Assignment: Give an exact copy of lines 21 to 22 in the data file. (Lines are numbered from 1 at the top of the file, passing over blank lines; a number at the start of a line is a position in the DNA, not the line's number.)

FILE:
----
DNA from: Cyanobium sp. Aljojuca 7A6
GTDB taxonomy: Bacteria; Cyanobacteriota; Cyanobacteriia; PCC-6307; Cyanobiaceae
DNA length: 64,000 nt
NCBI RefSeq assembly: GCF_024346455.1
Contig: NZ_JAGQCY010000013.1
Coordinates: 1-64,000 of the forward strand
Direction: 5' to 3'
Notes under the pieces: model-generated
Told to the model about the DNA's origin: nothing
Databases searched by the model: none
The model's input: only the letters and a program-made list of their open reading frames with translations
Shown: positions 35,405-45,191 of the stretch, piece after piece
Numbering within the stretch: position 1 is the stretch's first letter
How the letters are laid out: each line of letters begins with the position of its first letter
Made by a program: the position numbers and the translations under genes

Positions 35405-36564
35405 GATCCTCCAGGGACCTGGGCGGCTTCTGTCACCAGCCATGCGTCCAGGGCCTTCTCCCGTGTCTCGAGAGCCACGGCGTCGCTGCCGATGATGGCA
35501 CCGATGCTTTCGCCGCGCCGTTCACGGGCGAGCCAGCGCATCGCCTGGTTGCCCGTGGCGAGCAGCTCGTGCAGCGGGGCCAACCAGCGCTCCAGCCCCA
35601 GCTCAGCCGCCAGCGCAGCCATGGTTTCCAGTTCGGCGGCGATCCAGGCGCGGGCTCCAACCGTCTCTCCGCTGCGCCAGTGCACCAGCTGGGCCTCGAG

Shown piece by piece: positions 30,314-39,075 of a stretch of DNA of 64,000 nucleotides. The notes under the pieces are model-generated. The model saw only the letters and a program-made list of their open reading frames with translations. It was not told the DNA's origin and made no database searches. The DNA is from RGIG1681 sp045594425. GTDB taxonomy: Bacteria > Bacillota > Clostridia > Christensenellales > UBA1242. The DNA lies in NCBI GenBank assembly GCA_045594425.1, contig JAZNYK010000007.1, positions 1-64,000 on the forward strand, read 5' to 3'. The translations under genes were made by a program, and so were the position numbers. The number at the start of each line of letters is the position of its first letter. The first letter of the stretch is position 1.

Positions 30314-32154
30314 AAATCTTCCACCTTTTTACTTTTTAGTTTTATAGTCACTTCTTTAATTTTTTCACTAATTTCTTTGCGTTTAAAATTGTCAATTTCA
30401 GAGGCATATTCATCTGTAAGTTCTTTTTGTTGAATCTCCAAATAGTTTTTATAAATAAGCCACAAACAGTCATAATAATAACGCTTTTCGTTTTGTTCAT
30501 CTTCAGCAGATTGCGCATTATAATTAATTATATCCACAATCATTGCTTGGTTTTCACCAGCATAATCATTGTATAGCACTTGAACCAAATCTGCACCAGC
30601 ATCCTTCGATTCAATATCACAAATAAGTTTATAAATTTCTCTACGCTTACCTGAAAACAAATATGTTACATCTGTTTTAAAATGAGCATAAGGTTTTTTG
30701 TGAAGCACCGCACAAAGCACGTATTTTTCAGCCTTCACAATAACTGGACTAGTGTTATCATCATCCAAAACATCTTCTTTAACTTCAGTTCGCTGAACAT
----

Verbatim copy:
Positions 30314-32154
30314 AAATCTTCCACCTTTTTACTTTTTAGTTTTATAGTCACTTCTTTAATTTTTTCACTAATTTCTTTGCGTTTAAAATTGTCAATTTCA